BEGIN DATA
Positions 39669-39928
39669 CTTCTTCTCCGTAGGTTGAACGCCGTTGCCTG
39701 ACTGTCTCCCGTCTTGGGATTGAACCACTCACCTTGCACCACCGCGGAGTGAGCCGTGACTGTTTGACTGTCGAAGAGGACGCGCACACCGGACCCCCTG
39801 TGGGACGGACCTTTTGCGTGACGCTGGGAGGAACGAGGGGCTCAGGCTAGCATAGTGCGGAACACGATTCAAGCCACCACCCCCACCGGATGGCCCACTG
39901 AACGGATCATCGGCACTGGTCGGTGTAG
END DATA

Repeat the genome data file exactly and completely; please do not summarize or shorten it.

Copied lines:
Positions 39669-39928
39669 CTTCTTCTCCGTAGGTTGAACGCCGTTGCCTG
39701 ACTGTCTCCCGTCTTGGGATTGAACCACTCACCTTGCACCACCGCGGAGTGAGCCGTGACTGTTTGACTGTCGAAGAGGACGCGCACACCGGACCCCCTG
39801 TGGGACGGACCTTTTGCGTGACGCTGGGAGGAACGAGGGGCTCAGGCTAGCATAGTGCGGAACACGATTCAAGCCACCACCCCCACCGGATGGCCCACTG
39901 AACGGATCATCGGCACTGGTCGGTGTAG